5. Complete annual DOM physician builder program survey 

For more information, please submit REDCap here.

Examples of Completed Builder Projects

Problem: Clinicians frequently need to calculate patients’ 10-year atherosclerotic cardiovascular disease (ASCVD) risk; for example, to determine whether a cholesterol-lowering medication, such as a statin, is necessary. Previously, this was a time-consuming process that required chart review to retrieve patient data elements, as well as manual entry of values into an external medical calculator website. 

Solution: Builders developed a risk calculator that can be quickly pulled up using a dot phrase that automatically integrates patient information from the electronic health record so that this data does not need to be manually entered by clinicians. 

Problem: Clinicians caring for patients with inflammatory bowel disease (IBD) previously had to click in many different places to review and order relevant medications and place common orders (e.g., laboratory tests, endoscopy, imaging, immunizations and referrals) during a clinic visit. 

Solution: We developed an Express Lane for IBD clinic visits, which allows providers to easily access the most relevant medications and common orders from one screen, saving valuable time during the clinic visit.

Problem: Clinicians have access to a powerful review tool called Synopsis, which allows them to review and graph vital signs, lab results and medications. However, the existing Synopsis screens available in primary care were cluttered and not built for any specific use case. Meanwhile, clinicians regularly had to perform time-consuming chart review to retrieve key information for their patients with diabetes, hypertension, or hyperlipidemia.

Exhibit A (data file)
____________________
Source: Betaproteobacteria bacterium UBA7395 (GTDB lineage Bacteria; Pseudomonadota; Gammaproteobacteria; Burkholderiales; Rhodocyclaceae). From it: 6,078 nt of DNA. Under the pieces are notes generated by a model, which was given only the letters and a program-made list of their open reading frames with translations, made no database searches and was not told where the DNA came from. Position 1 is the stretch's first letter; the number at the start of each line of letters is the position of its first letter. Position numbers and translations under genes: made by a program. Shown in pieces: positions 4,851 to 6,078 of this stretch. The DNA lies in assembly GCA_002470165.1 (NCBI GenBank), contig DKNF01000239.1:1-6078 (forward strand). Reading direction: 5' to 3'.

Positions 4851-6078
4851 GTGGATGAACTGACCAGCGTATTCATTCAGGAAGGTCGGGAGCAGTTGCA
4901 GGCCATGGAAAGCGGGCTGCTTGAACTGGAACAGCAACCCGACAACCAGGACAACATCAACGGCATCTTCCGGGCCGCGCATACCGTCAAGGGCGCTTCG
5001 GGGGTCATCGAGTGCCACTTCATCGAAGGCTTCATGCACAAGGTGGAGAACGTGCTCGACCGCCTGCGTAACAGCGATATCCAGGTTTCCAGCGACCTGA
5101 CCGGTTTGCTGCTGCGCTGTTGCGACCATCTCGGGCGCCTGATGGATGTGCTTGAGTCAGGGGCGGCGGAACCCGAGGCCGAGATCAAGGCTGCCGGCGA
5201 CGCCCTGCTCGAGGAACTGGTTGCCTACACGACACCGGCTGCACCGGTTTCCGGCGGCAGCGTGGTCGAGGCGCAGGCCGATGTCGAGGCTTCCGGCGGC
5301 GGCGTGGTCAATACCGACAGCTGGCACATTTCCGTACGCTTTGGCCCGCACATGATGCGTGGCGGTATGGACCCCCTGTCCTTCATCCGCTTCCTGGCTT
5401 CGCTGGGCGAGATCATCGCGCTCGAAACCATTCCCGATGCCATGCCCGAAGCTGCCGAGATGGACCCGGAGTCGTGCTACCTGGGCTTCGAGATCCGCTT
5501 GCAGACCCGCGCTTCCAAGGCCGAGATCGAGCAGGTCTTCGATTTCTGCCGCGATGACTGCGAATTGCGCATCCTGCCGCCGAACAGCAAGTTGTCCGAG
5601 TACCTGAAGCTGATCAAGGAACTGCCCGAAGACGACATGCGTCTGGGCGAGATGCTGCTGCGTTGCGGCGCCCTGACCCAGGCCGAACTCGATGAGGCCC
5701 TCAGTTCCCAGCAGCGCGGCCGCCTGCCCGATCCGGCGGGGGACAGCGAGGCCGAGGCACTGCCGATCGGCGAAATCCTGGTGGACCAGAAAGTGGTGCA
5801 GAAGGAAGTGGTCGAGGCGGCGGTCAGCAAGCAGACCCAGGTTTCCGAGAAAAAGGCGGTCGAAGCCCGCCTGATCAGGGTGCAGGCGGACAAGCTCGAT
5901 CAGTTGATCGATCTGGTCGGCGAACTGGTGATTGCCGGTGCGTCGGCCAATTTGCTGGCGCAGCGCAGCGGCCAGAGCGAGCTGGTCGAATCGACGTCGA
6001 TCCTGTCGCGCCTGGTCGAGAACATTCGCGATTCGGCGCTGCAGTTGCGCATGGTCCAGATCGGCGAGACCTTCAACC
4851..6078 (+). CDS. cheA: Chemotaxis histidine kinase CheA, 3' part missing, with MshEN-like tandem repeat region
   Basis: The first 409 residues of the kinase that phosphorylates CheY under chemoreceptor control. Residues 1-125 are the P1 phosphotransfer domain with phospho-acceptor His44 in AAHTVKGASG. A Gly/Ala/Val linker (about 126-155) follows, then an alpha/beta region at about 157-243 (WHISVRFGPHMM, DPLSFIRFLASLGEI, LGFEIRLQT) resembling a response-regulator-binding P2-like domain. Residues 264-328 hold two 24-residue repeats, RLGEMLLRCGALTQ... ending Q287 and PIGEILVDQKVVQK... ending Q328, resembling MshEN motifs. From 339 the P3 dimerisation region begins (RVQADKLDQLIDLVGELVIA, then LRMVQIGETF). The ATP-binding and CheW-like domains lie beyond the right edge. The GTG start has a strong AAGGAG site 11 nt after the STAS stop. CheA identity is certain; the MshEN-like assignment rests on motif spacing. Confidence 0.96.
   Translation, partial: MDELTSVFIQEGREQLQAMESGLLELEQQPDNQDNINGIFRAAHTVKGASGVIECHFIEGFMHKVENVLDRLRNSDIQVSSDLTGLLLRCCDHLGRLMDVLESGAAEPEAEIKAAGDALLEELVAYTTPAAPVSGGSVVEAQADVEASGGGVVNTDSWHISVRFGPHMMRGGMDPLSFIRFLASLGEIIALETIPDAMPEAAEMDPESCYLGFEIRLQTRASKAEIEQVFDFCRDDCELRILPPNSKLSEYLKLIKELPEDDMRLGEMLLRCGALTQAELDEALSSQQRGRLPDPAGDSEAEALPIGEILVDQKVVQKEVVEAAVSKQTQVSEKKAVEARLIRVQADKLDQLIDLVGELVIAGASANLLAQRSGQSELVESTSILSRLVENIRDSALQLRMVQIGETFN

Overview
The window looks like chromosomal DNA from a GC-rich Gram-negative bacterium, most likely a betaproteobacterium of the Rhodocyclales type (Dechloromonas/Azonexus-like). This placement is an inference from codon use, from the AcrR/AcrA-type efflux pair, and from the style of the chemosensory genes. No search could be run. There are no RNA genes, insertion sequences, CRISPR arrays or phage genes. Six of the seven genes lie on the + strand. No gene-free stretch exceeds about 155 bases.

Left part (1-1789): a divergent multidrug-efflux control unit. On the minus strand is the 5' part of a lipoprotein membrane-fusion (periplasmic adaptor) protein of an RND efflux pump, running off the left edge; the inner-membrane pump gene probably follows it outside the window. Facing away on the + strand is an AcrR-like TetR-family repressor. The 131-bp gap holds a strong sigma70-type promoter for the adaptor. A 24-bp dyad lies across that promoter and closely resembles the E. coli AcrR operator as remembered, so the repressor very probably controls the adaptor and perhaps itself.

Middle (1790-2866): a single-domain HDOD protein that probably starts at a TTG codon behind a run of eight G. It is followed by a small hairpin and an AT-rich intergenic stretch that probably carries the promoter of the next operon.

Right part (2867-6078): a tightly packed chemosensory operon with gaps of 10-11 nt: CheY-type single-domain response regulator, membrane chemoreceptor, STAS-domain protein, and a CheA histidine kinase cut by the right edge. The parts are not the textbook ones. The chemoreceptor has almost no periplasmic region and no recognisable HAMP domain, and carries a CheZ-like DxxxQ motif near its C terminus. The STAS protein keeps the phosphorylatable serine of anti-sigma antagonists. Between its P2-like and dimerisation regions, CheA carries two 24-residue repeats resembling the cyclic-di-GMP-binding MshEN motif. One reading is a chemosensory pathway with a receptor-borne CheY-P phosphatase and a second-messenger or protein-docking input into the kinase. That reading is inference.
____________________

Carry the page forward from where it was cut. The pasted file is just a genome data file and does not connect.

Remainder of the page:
Solution: We custom-built a primary care synopsis tool that automatically retrieves vitals, lab results and relevant medications for patients with diabetes, hypertension and/or hyperlipidemia, allowing clinicians to visualize important data on one screen.

Problem: Clinicians caring for patients with rheumatoid arthritis (RA) lacked an effective way to document the essential features of the joint exam.

The existing physical exam forms were built for trauma/orthopedics. Additionally, there was no way to record and track an RA activity score quickly. The score that was available in Epic required the data to be entered manually and was no longer considered the best RA metric.

Solution: A physician builder developed a new NoteWriter form to effectively and quickly document key features of the RA physical exam.

This form calculates the most widely accepted RA disease activity score, displays this score in the note, and is available for charting over time in Synopsis.

Problem: Inpatient clinicians rounding on patients with congestive heart failure (CHF) lacked a central place in Epic to gather information relevant to managing heart failure exacerbations.

Solution: In collaboration with resident physicians, a physician builder built a CHF accordion report or “tab” in Epic that displays fluid input and output, weight, and relevant labs and medications for patient with CHF.  

In follow up surveys, residents reported a significant decrease in the number of clicks necessary to determine diuretic response and greater satisfaction with how efficiently relevant data can be collected.